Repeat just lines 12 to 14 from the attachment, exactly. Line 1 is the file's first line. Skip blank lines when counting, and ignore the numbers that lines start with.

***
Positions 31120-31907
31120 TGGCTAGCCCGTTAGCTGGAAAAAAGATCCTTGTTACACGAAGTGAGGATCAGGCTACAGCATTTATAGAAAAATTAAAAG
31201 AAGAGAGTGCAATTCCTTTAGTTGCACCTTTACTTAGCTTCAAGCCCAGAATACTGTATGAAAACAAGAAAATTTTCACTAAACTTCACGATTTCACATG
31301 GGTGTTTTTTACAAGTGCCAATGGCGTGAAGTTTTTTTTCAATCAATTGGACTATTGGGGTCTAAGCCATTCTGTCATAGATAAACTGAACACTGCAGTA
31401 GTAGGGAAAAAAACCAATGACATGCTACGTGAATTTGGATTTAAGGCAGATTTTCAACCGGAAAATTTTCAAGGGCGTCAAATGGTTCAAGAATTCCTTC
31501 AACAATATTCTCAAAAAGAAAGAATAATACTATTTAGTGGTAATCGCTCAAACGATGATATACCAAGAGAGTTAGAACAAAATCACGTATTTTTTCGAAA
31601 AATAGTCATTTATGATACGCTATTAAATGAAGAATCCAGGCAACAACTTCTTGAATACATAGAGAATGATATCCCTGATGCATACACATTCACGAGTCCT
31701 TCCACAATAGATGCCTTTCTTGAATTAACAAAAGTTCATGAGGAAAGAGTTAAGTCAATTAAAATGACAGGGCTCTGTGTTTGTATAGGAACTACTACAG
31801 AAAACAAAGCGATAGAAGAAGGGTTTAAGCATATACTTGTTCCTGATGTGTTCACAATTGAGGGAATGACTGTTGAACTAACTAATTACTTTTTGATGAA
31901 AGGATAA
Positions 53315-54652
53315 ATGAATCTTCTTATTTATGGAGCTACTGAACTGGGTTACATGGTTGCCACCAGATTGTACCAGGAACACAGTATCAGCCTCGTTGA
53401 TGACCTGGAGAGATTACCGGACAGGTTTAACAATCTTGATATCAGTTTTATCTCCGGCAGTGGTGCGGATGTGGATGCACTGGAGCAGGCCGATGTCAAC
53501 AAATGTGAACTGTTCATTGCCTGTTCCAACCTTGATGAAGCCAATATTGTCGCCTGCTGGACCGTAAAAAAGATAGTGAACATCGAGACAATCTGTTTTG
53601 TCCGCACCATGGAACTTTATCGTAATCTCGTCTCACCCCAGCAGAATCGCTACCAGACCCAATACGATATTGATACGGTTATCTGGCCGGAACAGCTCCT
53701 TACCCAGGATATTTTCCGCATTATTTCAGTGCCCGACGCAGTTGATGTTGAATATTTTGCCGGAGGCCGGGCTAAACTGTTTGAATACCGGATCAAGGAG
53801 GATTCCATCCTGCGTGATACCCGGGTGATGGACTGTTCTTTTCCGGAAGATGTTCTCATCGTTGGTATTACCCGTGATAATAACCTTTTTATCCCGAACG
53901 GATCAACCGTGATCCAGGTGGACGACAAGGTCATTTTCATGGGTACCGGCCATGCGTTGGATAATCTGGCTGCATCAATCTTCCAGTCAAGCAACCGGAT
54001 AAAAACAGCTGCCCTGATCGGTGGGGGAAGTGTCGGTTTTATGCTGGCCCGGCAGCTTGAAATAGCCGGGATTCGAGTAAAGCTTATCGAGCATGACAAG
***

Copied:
53315 ATGAATCTTCTTATTTATGGAGCTACTGAACTGGGTTACATGGTTGCCACCAGATTGTACCAGGAACACAGTATCAGCCTCGTTGA
53401 TGACCTGGAGAGATTACCGGACAGGTTTAACAATCTTGATATCAGTTTTATCTCCGGCAGTGGTGCGGATGTGGATGCACTGGAGCAGGCCGATGTCAAC
53501 AAATGTGAACTGTTCATTGCCTGTTCCAACCTTGATGAAGCCAATATTGTCGCCTGCTGGACCGTAAAAAAGATAGTGAACATCGAGACAATCTGTTTTG